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What’s a budget for, anyway?

in Featured/Journalism by

Finance Minister Tom Osborne used the words “methodical, fair and responsible” to describe the recent budget, but representatives of civil society and community organizations said that Budget 2018 failed to provide a vision for a sustainable future for Newfoundland and Labrador. Debbie Forward, head of the Nurses’ Union, referred to it as “a flat budget.” She said while there’s not a lot to be upset about, there’s not much to be excited about either. Mary Shortall, President of the Newfoundland and Labrador Federation of Labour said she was looking for a jobs strategy from the budget, but couldn’t find one. “There’s nothing in this that indicates there’s any plan ahead for that. I didn’t see a vision in this budget for what’s going to happen for our population going forward,” she said. The March 27 budget “doesn’t inspire confidence with respect to what we have been able to observe today,”…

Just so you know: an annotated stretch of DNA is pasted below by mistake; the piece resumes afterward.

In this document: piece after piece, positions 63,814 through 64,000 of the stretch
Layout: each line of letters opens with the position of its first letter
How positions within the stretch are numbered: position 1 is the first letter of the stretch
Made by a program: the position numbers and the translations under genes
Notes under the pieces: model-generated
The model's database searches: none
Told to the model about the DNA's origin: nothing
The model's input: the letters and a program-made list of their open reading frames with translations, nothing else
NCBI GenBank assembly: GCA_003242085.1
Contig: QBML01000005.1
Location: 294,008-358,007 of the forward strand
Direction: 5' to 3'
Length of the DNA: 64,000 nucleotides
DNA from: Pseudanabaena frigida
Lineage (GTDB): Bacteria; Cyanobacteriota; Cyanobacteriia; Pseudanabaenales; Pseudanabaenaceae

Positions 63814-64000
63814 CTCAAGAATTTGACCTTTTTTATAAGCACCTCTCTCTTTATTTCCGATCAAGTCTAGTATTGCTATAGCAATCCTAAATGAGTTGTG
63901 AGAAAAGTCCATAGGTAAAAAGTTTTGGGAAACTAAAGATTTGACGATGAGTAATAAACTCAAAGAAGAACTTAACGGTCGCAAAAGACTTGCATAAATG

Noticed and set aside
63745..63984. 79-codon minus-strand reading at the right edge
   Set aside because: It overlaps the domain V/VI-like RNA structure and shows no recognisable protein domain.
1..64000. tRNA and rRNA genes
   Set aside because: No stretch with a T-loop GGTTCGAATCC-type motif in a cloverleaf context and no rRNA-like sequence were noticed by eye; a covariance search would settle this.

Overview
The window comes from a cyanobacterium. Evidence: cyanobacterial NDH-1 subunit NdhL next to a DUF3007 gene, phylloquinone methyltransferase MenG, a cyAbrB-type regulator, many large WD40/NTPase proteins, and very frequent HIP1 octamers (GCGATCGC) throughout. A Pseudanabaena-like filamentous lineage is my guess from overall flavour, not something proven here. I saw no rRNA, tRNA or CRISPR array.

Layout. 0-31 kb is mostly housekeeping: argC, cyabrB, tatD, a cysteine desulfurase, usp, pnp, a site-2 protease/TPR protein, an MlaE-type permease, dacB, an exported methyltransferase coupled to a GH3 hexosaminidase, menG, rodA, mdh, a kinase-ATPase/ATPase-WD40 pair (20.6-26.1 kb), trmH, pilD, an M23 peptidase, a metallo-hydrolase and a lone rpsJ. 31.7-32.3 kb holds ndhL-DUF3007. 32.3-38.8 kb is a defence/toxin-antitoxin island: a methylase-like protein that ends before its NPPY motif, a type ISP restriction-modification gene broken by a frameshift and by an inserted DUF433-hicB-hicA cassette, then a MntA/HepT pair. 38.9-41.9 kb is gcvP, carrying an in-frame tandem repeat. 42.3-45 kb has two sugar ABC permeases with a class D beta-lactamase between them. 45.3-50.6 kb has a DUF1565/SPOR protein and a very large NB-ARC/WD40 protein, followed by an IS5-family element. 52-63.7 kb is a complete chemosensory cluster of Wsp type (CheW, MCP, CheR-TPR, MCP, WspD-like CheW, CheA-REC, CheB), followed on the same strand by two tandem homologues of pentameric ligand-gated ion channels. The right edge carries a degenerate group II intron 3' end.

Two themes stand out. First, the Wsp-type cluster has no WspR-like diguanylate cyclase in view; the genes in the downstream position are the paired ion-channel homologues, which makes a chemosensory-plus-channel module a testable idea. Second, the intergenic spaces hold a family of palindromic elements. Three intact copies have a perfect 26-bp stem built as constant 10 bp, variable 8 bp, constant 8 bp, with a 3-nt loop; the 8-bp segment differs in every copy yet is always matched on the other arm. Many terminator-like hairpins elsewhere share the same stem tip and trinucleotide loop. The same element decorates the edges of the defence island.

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Measuring progress toward a better future

in Featured by

It’s time to look ahead toward the next provincial budget.

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Acknowledging the labour movement on Canada’s 150th

in The Nonagenarian’s Notebook by

As we acclaim Canada’s builders after 150 years, the vital role of trade unions remains overlooked.

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We may not like austerity, but it is necessary

in Letters by

Size of province’s public sector must shrink “to cut the costs of an institution this province cannot afford to operate — that is, until we see an increase in the price of oil.”

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Not “Our” Crisis